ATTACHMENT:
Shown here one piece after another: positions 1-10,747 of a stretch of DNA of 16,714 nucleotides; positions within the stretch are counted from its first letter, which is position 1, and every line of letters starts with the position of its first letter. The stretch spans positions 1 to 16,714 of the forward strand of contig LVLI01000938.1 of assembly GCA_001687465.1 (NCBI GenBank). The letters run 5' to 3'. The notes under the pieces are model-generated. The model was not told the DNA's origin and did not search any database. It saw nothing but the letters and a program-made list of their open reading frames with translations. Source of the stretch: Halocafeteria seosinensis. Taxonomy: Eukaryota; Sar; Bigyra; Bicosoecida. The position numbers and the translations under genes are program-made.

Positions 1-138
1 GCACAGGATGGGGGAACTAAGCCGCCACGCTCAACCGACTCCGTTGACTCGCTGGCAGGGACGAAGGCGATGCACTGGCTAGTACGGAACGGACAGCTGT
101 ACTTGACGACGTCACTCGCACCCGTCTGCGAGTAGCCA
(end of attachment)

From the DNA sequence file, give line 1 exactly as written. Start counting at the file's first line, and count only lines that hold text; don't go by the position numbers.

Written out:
Shown here one piece after another: positions 1-10,747 of a stretch of DNA of 16,714 nucleotides; positions within the stretch are counted from its first letter, which is position 1, and every line of letters starts with the position of its first letter. The stretch spans positions 1 to 16,714 of the forward strand of contig LVLI01000938.1 of assembly GCA_001687465.1 (NCBI GenBank). The letters run 5' to 3'. The notes under the pieces are model-generated. The model was not told the DNA's origin and did not search any database. It saw nothing but the letters and a program-made list of their open reading frames with translations. Source of the stretch: Halocafeteria seosinensis. Taxonomy: Eukaryota; Sar; Bigyra; Bicosoecida. The position numbers and the translations under genes are program-made.